The apostles of the mediocre gather at the temple of the insane artist. The altar is a gas oven surrounded by pills, hypodermics, shotguns, severed ears.
The dullest man in North America delivers the invocation: O father of the straight arrow, life insurance and scheduled maintenance, render unto us these scions of genius gone awry, that we may better understand the danger of the creative act. O lord stay these hands from the bass guitar, the watercolor set, the rhyming dictionary. Lead us to the safer byways of tax accounting, corporate lawyerdom and the retail service industry.
Jeremy occupies a pew at the middle center, perplexed. He has begun to tap his finger against his patella. His foot joins in, marking an even pulse on the industrial carpeting. Surely, these are the seeds of lunacy.
Jeremy gives his pastor a limp handshake and walks to a coffeehouse to settle his nerves. A young woman opens a guitar case and plays melodies that he has not heard before, songs that drive and skip and fly and flutter. When she stops, he gathers his courage and approaches her table.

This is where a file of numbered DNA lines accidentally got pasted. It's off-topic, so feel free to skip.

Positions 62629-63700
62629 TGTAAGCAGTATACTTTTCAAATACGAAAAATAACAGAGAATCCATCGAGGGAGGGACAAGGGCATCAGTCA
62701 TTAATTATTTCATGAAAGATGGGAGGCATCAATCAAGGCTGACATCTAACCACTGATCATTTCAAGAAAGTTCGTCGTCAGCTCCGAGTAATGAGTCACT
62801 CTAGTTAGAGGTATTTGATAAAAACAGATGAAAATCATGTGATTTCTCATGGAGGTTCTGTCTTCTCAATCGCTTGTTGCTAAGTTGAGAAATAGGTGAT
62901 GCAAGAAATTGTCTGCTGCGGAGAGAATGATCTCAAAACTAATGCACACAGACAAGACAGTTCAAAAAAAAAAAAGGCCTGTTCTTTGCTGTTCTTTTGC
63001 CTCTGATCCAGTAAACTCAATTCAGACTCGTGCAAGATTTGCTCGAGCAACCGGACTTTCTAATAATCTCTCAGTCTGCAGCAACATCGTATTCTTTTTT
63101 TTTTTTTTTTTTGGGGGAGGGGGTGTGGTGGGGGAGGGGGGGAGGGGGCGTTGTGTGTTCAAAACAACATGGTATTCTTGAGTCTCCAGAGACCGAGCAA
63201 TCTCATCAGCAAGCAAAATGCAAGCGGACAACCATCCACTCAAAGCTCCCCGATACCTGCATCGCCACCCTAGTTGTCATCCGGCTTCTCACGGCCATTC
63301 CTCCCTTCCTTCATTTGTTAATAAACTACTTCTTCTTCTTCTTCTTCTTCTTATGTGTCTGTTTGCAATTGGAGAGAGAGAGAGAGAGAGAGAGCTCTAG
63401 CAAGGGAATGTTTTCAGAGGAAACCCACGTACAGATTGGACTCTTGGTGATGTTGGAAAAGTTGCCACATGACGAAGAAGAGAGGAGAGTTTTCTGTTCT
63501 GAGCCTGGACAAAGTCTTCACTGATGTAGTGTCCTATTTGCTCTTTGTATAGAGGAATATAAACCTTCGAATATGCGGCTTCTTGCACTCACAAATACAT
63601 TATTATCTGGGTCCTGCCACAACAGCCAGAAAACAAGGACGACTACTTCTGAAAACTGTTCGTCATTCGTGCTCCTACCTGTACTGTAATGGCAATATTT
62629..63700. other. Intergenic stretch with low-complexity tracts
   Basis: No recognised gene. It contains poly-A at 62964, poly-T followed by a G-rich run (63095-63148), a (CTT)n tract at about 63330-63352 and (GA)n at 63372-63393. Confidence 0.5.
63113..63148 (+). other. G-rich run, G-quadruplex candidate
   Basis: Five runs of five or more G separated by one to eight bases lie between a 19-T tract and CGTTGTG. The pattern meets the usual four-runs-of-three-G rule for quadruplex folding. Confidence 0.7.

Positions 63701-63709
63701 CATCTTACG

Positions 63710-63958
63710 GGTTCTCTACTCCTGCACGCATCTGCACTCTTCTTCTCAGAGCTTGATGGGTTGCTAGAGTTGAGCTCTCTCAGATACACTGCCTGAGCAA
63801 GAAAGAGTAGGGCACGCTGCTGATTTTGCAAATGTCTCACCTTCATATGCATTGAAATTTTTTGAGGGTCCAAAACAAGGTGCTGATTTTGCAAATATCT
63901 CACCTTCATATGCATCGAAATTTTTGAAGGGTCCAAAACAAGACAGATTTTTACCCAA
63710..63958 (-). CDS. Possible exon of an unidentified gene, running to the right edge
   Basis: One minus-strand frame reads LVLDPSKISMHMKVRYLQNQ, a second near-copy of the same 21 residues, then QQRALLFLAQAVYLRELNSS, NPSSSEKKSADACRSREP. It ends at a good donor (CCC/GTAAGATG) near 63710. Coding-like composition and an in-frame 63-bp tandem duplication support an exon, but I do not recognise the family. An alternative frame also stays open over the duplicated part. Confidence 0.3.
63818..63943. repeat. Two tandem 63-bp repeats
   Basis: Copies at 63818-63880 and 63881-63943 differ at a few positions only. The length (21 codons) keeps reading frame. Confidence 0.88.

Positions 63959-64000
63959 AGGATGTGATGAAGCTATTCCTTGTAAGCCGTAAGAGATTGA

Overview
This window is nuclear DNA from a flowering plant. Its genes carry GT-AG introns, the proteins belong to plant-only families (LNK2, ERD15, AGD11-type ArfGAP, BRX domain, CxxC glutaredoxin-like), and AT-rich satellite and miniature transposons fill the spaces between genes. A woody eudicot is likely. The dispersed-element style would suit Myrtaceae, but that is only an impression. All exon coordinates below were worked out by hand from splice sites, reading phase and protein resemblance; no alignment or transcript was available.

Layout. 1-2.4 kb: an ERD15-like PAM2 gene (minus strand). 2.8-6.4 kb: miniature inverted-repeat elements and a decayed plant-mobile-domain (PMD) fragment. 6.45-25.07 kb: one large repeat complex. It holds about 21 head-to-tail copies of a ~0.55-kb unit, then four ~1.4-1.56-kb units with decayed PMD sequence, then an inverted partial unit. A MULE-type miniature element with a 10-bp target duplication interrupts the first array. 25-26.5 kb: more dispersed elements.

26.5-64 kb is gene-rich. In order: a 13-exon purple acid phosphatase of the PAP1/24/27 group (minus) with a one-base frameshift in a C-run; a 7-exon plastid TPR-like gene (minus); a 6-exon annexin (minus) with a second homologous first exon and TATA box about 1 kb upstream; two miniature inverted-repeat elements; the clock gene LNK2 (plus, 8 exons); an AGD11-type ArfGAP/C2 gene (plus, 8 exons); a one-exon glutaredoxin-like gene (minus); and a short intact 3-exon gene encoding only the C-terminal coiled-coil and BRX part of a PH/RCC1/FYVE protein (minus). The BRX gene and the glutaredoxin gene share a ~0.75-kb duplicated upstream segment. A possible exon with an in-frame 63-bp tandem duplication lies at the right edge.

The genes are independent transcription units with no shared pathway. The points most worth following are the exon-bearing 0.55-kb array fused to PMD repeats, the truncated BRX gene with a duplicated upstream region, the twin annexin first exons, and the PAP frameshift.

“Did you create those songs?”
“They’re originals, yes.”
“Aren’t you afraid?”
She laughs. “Sometimes. Why?”
“I fear that you might be a genius, and that one day you will kill yourself.”
The girl gives this some thought. “Who decides genius?”
“Oh. Um. Critics? The media? The masses?”
“And don’t the masses love a drama?”
“And don’t you suppose that a lot of those people might have been artists themselves if only they had the courage to try? And don’t you think it makes them feel better if they say, Thank God I never did that. I might have lost my mind!”
Jeremy lets the question run rings around his head. Something unusual happens to his lips, which appear to be rising at the corners.
“I saw you tapping your foot.”
Jeremy’s face turns red. “I’m… sorry.”
“You have excellent rhythm. You might be a genius.”
She reaches into a bag and pulls out a drum, its sides covered in brown fur and rawhide straps. Jeremy steps back.
“Come on now. I’m a genius, and I need a drummer.”
“I… I can’t!”
She places the drum on the floor between them.
“You came to me with a question. There’s only one way you’re going to find out for sure. Regardless, I’m going to play, because this – “ she strums a chord that shimmers in the air – “is how I keep from going insane.”
She plays a song that chugs like a freight train. Jeremy stares at the drum, then at his foot, which has already begun to tap. He grabs the drum, places it between his knees and bounces a finger along the surface until he discovers a low, hollow thump at the center. He strikes this spot at the same beat as his tapping foot. Halfway through the song, he finds higher sounds along the rim and plays these in the spaces between the beats.
An hour later, he has not yet lost his mind.
Photo by MJV
From the collection Cafe Phryque